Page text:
For the past few years a group known as Riverbank Cares has joined forces to bring families in Riverbank a complete holiday meal along with a few extra tidings. This year, the distribution to help make that happen was held this past Friday, Dec. 18.
Normally the food giveaway is held at the Community Center, however this year the center was booked for another event so Scott McRitchie stepped up and secured the hall at St. Frances of Rome Catholic Church.
“Scott really came through for us when we were looking for a different venue,” stated Cal Campbell, Riverbank City Councilmember, and a volunteer Riverbank Cares member.
“There seemed to be no other alternatives with sufficient space so I offered our Church hall,” added Scott McRitchie. “As we have regular food distribution on two days during the week, it was felt that needy people were already familiar with the location, which would be a help.”
Riverbank Cares is a combination of the Riverbank Rotary Club, Riverbank Christian Food Sharing, members from St. Vincent de Paul and few other volunteers that see a need and want to help.
The organization was originally created by McRitchie, Carla Strong, Norma Manriquez, Lynda Silva, Richard and Julie Boos, and Campbell.
“We quickly realized that a lot of people resist donating to a cause associated with a specific church or religion,” added Strong. “Our goal is to feed those in need in Riverbank regardless of their religious preference so we formed an official nonprofit in the last 18 months.”
The Christmas Food Program was supposed to start at 10 a.m. Friday, however participants were lined up earlier than that and with the frigid temperatures, organizers opened the doors early.
“I feel the event went very well,” said McRitchie. “We had plenty of food and we opened about 45 minutes earlier than planned, due in large part to the efficiency of the volunteers.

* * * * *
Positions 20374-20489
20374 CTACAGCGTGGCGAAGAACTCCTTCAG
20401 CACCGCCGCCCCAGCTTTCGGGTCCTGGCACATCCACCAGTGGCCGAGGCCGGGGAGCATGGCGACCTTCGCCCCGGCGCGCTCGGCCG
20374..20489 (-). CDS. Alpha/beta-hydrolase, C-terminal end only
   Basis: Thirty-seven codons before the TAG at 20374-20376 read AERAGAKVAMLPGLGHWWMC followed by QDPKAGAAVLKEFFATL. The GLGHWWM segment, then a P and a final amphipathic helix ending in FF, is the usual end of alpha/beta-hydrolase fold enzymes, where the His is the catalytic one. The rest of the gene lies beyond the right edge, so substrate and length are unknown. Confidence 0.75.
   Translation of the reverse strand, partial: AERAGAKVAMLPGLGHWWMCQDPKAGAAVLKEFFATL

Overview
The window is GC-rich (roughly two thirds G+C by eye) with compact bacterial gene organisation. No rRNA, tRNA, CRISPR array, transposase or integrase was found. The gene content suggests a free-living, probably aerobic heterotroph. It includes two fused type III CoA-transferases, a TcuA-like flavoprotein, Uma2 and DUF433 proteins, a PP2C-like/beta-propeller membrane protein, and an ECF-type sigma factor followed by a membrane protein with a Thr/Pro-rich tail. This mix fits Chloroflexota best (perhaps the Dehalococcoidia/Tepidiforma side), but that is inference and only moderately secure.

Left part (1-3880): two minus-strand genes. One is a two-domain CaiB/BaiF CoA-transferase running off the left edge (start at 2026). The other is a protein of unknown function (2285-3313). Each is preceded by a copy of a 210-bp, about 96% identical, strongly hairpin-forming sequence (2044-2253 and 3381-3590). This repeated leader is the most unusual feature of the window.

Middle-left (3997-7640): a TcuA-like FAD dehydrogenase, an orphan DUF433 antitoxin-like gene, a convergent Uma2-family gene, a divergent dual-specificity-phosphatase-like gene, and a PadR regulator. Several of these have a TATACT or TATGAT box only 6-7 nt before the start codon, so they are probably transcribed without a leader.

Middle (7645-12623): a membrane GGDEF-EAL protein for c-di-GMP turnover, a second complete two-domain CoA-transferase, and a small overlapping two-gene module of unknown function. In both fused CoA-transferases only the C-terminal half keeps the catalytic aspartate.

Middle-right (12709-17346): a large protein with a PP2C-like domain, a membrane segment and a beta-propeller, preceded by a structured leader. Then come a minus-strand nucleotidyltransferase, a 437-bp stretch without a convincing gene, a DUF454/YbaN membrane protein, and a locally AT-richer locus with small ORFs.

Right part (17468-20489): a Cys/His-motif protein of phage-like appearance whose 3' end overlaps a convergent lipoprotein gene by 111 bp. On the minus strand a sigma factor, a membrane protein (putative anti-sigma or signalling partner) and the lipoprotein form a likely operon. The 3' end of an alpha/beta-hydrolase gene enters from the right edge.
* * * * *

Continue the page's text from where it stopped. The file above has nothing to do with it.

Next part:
“The majority of the needy folks were served prior to the time we were supposed to start.”
There were several members of the Riverbank Cares organization on hand to walk the people through the line to get their holiday meal which included canned goods, breads, a turkey or ham, rice, beans, pastries, and a few extras.
“I love being the greeter at the front of the line so I can talk to everybody when they come through; I’ve come to know most of them now,” stated Strong, of Riverbank Cares. “The very first year I was so taken back when we handed a young man a turkey for his larger family, in a very quiet voice he handed it back to me and said his family was homeless and had no way to cook a turkey.
“I remember feeling so ashamed that I had embarrassed him. Thankfully those who had been doing this longer than I, had planned ahead. I was able to hand him a large canned ham.”
With their spirit of caring and sharing, Riverbank Cares distributed approximately 270 meals to families in the community.
Volunteers were able to make 65 deliveries to seniors and disabled residents that were unable to attend the food giveaway.
To have food delivered on Friday, residents had to register by Dec. 16.
“I set up a more delivery-friendly system for us to use,” said Norma Manriquez. “The volunteers really liked the new set up and we had all but two deliveries successfully delivered.”
One lady in particular, Isabel Gutierrez, approached Lynda Silva, Riverbank Cares member with a smile, appreciation and a candy cane.
“I think it’s (food giveaway) awesome,” expressed Gutierrez. “I come every year; it is really nice since a lot of us don’t have what we need sometimes.”
All the volunteers were in good spirits and some of them receive food and volunteer their time to the Riverbank Cares organization.
“Most of them are so thankful for the food that it makes all our efforts very rewarding and for me very humbling,” stated McRitchie. “Many of these families have endured or are trying to cope with some very tough problems and yet seem so upbeat, that it makes my problems seem so trite by comparison.
“Another thing was to stand back and watch all the volunteers doing such a great job, and enjoying the chance to do something helpful for people in their community.”
“Next year we will be back at the community center,” said Manriquez. “Like always, we could not do what we do without all our volunteers, especially the food pantry volunteers that understand how much food is needed and how to make all the donations stretch out to feed so many.
“We help and God always multiplies the food for us.”